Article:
On 15 February 1864, Gerard Heineken for the first time put his signature to a press notice. The substance of the notice was that the Company De Hooiberg was being dissolved and the brewery was being taken over by Gerard A. Heineken. Gerard asked his readers to take note of his signature. At the time he could hardly have suspected that 150 years later his signature – his name – would be familiar in all corners of the world, but even then he certainly had high ambitions.
Three years after the takeover of the brewery De Hooiberg, Gerard dared to present his beer to an international public at a major international exhibition in the new Paleis voor Volksvlijt [Palace for Popular Arts and Crafts] in Amsterdam. Although he was awarded a medal, his conclusion was emphatic: ‘Hollandsch bier’ had to go, for “Bavarian beer” was the future, a modern bottom-lagering beer that was becoming the international fashion. In the board meeting of 4th January 1873, Heineken and his brewmaster Feltmann explained that Hollandsch bier was no longer profitable; so the meeting decided to stop its production. Henceforth it was to be exclusively Bavarian beer that was brewed in the brewery on the Stadhouderskade. Messrs. Vollenhoven & Co would take over the stocks of ‘Hollandsche barrels’ including the old clientele.
On 17th February 1873 Gerard Heineken proposed to his fellow directors that they should participate in the World Exhibition to be held in Vienna on 1st May, to be opened by the Austrian Emperor Franz Joseph. It was decided to send ‘a sufficient quantity of beer of the best quality’, but at the next meeting it was noted that there was insufficient time to construct a stand before the stipulated date for exhibition entries. No beer was sent to Vienna, but Heineken sent his brewmaster to see what was of interest for their own enterprise.
In the summer of 1873 the reputation of Heineken beer reached the South of France, where Monsieur Allebé of Bordeaux requested an agency for Southern France. Ever since, Heineken has been a favourite beer in France and by 1885 Heineken had become one of the largest importers.
But Gerard wanted to go beyond the borders of Europe. In 1874, with a view to exporting beer to South America, Heineken conducted a test in the new brewery in Rotterdam to see if it was feasible to pasteurize beer. The result was positive and overseas export began. The oldest surviving export journal begins in 1883. In February of that year 50 cases with 96 half bottles (32 cl.) were sent by the steamship Albingia to Panama. In September of the same year there were another 81 cases of the same. The following year 30 cases went to Havana, 30 to Jamaica, 15 to Rio Grande do Sul, 30 cases to Berbice, and further to Santos, Rio de Janeiro, Caracas, Buenos Aires and Valparaiso.
All the beer that went abroad (at least, further than Belgium) was bottled, either in whole bottles of 64 cl. or half-bottles of 32 cl. The bottles were packed in cases of 48 whole bottles or 96 half bottles, with protective straw packing. In the beginning bottles were corked, but it was found that cork could dry out over a long sea voyage leading to leakage, or air getting in and causing deterioration, a situation that Heineken could not of course tolerate. In 1880 bottles were for the first time capped and a year later the five-pointed star appeared on the cap making it clear to everyone where the beer was coming from.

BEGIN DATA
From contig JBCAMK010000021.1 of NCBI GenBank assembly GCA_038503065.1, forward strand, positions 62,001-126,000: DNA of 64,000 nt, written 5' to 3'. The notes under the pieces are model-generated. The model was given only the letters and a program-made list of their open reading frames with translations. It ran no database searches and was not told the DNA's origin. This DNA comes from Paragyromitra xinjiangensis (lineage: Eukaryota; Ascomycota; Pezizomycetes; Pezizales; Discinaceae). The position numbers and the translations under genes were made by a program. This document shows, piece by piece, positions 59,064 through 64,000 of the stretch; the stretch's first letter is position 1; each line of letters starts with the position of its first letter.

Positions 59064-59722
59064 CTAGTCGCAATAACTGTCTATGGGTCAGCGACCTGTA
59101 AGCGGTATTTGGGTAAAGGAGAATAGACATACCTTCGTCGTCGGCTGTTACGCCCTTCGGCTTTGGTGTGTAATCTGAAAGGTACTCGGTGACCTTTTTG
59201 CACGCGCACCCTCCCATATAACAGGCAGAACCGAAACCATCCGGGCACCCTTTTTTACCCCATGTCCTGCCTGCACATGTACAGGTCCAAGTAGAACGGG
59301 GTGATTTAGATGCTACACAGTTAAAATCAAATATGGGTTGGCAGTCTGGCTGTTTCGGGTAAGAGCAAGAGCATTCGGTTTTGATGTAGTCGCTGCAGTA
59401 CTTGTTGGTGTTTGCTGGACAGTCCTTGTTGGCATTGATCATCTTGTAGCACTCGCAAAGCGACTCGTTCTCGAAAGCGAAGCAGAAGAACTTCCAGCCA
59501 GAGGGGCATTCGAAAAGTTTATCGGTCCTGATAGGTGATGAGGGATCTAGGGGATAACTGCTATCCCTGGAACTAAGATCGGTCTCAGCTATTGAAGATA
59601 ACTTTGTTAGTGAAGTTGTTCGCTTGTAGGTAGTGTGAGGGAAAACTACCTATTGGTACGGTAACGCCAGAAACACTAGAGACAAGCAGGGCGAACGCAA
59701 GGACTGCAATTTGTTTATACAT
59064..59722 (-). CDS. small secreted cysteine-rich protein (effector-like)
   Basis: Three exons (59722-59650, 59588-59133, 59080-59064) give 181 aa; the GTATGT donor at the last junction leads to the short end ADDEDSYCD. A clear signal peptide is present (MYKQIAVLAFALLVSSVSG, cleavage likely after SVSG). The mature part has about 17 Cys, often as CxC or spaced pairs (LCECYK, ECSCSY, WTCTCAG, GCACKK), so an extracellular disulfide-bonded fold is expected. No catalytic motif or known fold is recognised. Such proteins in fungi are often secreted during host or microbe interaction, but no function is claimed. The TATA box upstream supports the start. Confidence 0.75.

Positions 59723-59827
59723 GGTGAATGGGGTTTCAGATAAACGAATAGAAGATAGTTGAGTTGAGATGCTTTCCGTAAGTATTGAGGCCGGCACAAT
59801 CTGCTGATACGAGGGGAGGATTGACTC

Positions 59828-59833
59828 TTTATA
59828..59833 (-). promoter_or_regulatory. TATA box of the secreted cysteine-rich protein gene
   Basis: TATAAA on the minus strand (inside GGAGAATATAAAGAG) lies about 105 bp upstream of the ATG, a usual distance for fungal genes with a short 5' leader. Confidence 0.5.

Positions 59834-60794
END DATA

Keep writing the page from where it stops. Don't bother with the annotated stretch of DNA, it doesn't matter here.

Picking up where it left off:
Three kinds of beer were exported: Vienna, Bavarian and Pilsener, all three bottom-fermenting lager beers named after their places of origin: Vienna, Bavaria and Pilsen. Officially, the latter should have been called ‘Pilsen beer’, but according to brewmaster Feltmann this would have been confusing and so he had ‘Pilsener’ put on the labels.
Export was by no means limited to South America. Gerard sent his beer all over the world: along the coast of Africa beer was delivered to Accra, Cape Town and Zanzibar. Even further afield it went to Colombo, capital of the newly created British Crown Colony of Ceylon, and in 1885 to Rangoon, which had become the capital of the then British Burma; also to Tientsin, the old Chinese port for Beijing, which had opened up for trade with the outside world in 1860, as well as Shanghai and Hong-Kong. And in the ‘Royal Hotel’ in Levuka in the Fiji Islands, the oldest hotel in the Pacific, the tourist could already drink Heineken beer. In 1885 40 cases with whole bottles and 10 cases of half bottles were delivered there for around £85.
Crucial for this export trade were reliable agents and business houses. Exports to South America were largely in the hands of German agents and commissioners such as the firm A.G.W. Hamman from Hamburg. For deliveries to the far-flung British colonial empire Heineken cooperates with British agents as Messrs. Shephard & Co of London, exclusive agents for Marquis deLussac champagne and Heineken’s bier.
The last export journal ends abruptly in March, 1893, at the same time and with the same abruptness as the death of Gerard Heineken. It appears that Gerard himself kept this journal with its exact record of where his beer was shipped to. He had four model ships standing in his workroom, no doubt models of the ships that transported his beer all over the world – quite possibly the steamship Albingia, or Eldorado.